How Impulsivity Hurts Us

· October 20, 2015

Are there benefits to being impulsiveImpulsivity hurts both us and those around us. Worst of all, it’s something unconscious and causes us to regret our words or actions, but we can’t go back in time.

Therefore, it is very important to learn to control our impulses and think a little more before acting.

If someone just told you something, and you react and answer wrong; if they’re asking you a question and you say the first thing that comes to mind; if you’re the first to start a argument; if something goes wrong and you throw things on the floor or you start screaming and throwing tantrums like a child, then maybe you have an impulsivity problem.

Don’t feel bad, everything in life has a solution (except death, as the saying goes). First off, it’s good to understand that being impulsive on occasion isn’t bad because it could help us not be as shy or withdrawn, to get what we want and make ourselves heard. However, the problem is when impulsivity is the rule rather than the exception.

There are different kinds of impulsive or compulsive people. Among the latter, for example, there are those who excessively buy and accumulate clothes and objects at home. That’s a subject for another article, but both compulsivity and impulsivity are ways of channeling or reacting to our emotions. We use rage, anger, nervousness or crying when something doesn’t go the way we want or expect it to, or if we do not know how to solve a problem.


 

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Our way of expressing ourselves can convey many things. And we don’t always present our words or attitudes in the best way. Perhaps, we don’t have the intention of bothering or hurting the other person, but it’s what we end up doing.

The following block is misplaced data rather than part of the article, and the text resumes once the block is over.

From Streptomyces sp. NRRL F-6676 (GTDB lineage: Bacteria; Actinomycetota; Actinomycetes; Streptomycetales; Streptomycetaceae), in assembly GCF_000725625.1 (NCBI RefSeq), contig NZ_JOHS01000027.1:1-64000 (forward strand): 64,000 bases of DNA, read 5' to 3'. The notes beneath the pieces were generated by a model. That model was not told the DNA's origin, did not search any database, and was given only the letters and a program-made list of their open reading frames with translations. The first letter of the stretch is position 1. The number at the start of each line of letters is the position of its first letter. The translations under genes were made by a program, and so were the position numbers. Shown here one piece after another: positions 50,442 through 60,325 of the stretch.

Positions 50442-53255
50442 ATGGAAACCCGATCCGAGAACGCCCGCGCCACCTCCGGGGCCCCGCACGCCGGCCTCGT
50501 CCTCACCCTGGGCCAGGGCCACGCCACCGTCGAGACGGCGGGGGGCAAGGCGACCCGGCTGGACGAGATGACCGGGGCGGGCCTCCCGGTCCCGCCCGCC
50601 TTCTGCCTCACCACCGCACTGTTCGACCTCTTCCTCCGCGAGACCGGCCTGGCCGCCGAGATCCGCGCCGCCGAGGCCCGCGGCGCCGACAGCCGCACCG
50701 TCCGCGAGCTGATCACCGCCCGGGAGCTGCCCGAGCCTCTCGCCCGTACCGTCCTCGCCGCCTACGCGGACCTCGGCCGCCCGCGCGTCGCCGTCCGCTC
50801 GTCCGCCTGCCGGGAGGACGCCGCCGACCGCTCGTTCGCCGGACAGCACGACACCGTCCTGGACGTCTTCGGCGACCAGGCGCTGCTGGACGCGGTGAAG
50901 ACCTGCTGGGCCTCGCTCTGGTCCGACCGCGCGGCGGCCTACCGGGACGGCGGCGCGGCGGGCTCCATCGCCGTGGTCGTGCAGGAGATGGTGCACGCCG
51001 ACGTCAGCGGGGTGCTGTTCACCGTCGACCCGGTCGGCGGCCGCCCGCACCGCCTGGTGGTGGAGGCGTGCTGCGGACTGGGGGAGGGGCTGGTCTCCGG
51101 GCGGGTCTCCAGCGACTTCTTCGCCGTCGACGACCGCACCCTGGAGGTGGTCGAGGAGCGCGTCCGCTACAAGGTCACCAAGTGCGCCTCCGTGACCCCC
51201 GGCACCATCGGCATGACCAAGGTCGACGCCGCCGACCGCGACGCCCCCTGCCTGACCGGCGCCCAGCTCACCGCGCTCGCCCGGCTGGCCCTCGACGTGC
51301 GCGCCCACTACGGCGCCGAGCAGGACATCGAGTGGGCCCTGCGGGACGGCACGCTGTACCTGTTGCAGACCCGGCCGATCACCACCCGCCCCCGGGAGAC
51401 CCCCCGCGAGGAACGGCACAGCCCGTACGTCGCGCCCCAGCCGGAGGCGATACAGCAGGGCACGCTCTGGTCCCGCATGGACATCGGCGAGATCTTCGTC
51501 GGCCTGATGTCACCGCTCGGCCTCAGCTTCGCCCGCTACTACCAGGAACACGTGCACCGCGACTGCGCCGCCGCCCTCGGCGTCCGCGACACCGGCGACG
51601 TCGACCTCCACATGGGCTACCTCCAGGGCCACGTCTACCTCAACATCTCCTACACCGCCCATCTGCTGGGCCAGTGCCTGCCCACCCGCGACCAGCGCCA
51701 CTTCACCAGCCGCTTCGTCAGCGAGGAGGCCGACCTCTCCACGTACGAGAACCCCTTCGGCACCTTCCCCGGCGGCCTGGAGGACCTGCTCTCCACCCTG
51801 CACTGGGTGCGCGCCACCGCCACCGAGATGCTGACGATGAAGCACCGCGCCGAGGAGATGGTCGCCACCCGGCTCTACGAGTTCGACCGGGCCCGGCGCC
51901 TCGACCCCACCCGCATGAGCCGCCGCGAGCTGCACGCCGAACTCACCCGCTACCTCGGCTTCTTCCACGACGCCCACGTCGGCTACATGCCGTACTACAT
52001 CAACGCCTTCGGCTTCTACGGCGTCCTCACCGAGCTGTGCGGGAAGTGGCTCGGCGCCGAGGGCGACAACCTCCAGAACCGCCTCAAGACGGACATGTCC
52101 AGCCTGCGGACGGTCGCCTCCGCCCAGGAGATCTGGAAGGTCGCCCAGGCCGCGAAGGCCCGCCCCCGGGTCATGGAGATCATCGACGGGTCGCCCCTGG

If you’re someone who casts the first stone, if you answer before analyzing the situation, if your first reaction is to get angry and fight, if you feel clouded by anger and react by seeking revenge or yelling, be careful. Impulsivity can play some bad tricks on you.

Don’t make excuses: “I’m stressed,” “I didn’t think,” “I have a lot of problems,” “I’m impulsive by nature,” “I have my period,” etc. Facing the situation and accepting that you have an impulsivity problem is the first step.

After that, it’s time for action, not reaction. This means that if your first reflex to a stimulus is a counter-attack, it’s better to wait. You could count to ten (or twenty, thirty, a hundred …) or breathe deeply. This will help you not answer or yell until the other person is finished speaking.

What good is this? Well, it helps you not say the first thing that comes to your mind, which often isn’t the most appropriate or correct.

Sometimes, pausing for two seconds doesn’t mean the conversation can’t continue or that you didn’t understand something, but that you need time to process information. It could be that you give your mind a lot of credit for moving faster than the speed of light, but that isn’t always good.

When you can put things in perspective everything ends up being better. When you take the time to analyze the words of others and yourself, you can get better results. When you don’t let the impulse be the first thing out of your mouth or your body and you react another way. When you think and measure your words before you speak, you’ll succeed.

Finally, I leave you with this nice reflection: Always think what you will do before acting. Do not let impulsivity dominate you or else your path will be full of darkness.